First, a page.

The analysis gathered its data from surveys collected between 2011 and 2013 of over 10,000 people, resulting in 1,793 respondents 65 or older and split them into three groups: 65-69, 70-74 and 75+. When asked about laws that would require those over 75 to renew their license in person and pass a medical screening upon renewal, the older drivers supported both measures by over 70 percent. In fact, those 75 and older were most in favor of both. All three age brackets also generally favored tougher driving laws in general on infractions like speeding, cell phone use and driving under the influence.
Seniors appear largely to be safe drivers, as well. Around 90 percent of all the groups had no moving violations or crashes in the last two years, although all of the results were self-reported and could have been somewhat skewed.
"As older adults live longer and spend more time behind the wheel, it's promising to see a trend towards a more pro-safety culture with increasing age," said Jake Nelson, AAA's director of traffic safety advocacy and research, in the organization's announcement. This investigation is just the beginning for AAA; it's also conducting a five-year study with 3,000 seniors to examine their driving habits. Scroll down to read the complete press release about the analysis or check out all of the data for yourself here, in PDF format.
Latest AAA Foundation Report on Aging Americans Finds Surprising Results
Washington, D.C., (Dec. 1, 2014) – While senior drivers favor tougher driving laws, from bans on wireless devices to ignitions interlocks for first time DUI offenders, an overwhelming majority support greater scrutiny in the license-renewal process for themselves and their peers, according to the AAA Foundation for Traffic Safety's latest report on aging Americans. More than seven out of 10 drivers age 65 and older favor policies that require drivers age 75 and older to renew their license in person and also support requirements that seniors pass a medical screening to remain licensed.
The AAA Foundation's report Older American Drivers and Traffic Safety Culture also found:
Nearly 80 percent of drivers over age 75 favor medical screenings for drivers ages 75 and older
Nearly 90 percent of older drivers (65 and older) reported no crashes in the last two years
Similarly, 90 percent of older drivers reported no moving violations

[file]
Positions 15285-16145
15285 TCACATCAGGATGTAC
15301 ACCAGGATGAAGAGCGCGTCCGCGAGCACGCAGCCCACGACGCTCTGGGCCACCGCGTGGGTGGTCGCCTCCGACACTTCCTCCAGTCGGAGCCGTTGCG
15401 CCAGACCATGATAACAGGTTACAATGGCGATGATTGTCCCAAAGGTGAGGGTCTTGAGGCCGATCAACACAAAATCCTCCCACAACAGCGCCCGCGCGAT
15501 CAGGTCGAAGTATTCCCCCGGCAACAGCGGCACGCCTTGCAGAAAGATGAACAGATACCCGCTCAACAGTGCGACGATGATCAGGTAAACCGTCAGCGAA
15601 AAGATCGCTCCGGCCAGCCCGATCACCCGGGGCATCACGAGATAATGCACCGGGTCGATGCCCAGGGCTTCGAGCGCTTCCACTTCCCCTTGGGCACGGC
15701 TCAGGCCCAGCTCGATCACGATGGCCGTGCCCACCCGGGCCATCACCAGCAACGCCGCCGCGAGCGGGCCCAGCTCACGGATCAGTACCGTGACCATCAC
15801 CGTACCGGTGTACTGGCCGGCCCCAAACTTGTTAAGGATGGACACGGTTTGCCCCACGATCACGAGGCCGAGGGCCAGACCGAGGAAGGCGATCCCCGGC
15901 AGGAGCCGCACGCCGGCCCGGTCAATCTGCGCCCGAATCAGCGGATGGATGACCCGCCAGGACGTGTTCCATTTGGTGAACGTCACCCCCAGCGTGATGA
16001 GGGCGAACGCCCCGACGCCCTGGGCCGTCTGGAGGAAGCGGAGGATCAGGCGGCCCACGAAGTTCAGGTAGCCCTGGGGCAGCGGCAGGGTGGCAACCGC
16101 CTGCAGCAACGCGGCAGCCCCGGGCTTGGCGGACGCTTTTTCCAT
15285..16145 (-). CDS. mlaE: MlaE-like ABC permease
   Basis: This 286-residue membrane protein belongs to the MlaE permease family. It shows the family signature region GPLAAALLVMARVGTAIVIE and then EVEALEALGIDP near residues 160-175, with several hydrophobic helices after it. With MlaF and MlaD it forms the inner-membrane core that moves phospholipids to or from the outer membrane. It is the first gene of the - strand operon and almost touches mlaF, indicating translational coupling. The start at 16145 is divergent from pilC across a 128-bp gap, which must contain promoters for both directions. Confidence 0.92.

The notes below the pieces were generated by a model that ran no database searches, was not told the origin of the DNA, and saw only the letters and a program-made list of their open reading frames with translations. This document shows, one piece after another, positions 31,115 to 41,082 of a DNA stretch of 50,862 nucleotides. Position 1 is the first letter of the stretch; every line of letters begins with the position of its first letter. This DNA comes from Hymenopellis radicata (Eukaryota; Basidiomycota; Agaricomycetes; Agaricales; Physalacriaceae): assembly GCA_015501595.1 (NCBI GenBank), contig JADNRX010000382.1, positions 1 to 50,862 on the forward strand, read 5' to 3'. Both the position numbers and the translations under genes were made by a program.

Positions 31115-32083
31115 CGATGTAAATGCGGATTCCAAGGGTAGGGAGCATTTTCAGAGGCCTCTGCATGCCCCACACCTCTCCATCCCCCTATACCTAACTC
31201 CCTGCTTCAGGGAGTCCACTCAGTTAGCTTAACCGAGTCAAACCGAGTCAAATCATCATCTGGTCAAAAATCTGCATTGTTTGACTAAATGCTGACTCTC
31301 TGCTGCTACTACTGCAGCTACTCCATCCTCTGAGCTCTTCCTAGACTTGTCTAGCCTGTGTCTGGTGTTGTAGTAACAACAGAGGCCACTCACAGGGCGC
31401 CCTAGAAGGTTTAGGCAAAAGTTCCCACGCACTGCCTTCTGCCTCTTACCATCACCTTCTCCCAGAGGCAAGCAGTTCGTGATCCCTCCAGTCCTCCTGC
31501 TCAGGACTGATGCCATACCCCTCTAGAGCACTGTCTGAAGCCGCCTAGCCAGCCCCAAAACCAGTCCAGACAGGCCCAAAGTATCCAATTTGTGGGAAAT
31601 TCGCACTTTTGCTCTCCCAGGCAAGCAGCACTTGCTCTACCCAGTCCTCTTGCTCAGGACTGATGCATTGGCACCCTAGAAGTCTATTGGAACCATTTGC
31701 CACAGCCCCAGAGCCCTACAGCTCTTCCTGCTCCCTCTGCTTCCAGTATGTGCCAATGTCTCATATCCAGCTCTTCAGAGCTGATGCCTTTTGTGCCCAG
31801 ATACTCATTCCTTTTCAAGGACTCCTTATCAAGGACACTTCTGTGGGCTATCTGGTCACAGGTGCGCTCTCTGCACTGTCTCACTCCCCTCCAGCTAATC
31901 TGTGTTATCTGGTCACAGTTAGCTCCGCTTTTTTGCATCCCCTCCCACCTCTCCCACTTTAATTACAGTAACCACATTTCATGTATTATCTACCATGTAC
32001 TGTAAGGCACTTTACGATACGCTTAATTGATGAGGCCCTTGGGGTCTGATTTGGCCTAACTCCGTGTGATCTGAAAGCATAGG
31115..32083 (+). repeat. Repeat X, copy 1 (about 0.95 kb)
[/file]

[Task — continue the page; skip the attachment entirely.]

65 percent of drivers age 75 and older reported never using a cell phone while driving compared to only 48 percent of the younger "older" drivers (those age 65-69) who never use a phone when behind the wheel
"Even though public perception tends to unfairly characterize seniors as a menace on the road, these findings indicate that older Americans tend to support policies to keep themselves safer behind the wheel, making them key allies in their mission to keep driving–smarter and longer." says Peter Kissinger, President and CEO of the AAA Foundation for Traffic Safety. "
Earlier this year, the AAA Foundation also released the Understanding Older Drivers: an Examination of Medical Conditions, Medication Use and Travel Behaviors report that found:
86 percent of those age 65 and older still drive
84 percent of Americans age 65 and older hold a driver's license compared to barely half in the early 1970s
68 percent of drivers age 85 plus report driving five or more days a week
In addition to these reports, the AAA Foundation is currently taking a long-term look at aging drivers with a study that will systematically monitor the driving habits of more than 3,000 senior drivers over the next five years.
"With nearly nine out of ten seniors aged 65 and older still driving, it appears that additional years behind the wheel not only make drivers older, but wiser," said Jake Nelson, AAA's director of traffic safety advocacy and research. "As older adults live longer and spend more time behind the wheel, it's promising to see a trend towards a more pro-safety culture with increasing age."
The AAA Foundation and AAA are promoting these latest findings to support Older Driver Safety Awareness Week, which is December 1-5, 2014. Established by the American Occupational Therapy Association (AOTA), this week aims to promote understanding of the importance of mobility and transportation to ensure older adults remain active in the community and that transportation will not be the barrier stranding them at home. You can learn more about the AOTA here.
As North America's largest motoring and leisure travel organization, AAA provides more than 54 million members with travel, insurance, financial and automotive-related services. Since its founding in 1902, the not-for-profit, fully tax-paying AAA has been a leader and advocate for the safety and security of all travelers. AAA clubs can be visited on the Internet at AAA.com.
Established by AAA in 1947, the AAA Foundation for Traffic Safety is a 501(c) (3) not-for-profit, publicly-supported charitable educational and research organization. Dedicated to saving lives and reducing injuries on our roads, the Foundation's mission is to prevent crashes and save lives through research and education about traffic safety. The Foundation has funded over 200 research projects designed to discover the causes of traffic crashes, prevent them, and minimize injuries when they do occur. Visit www.aaafoundation.org for more information on this and other research.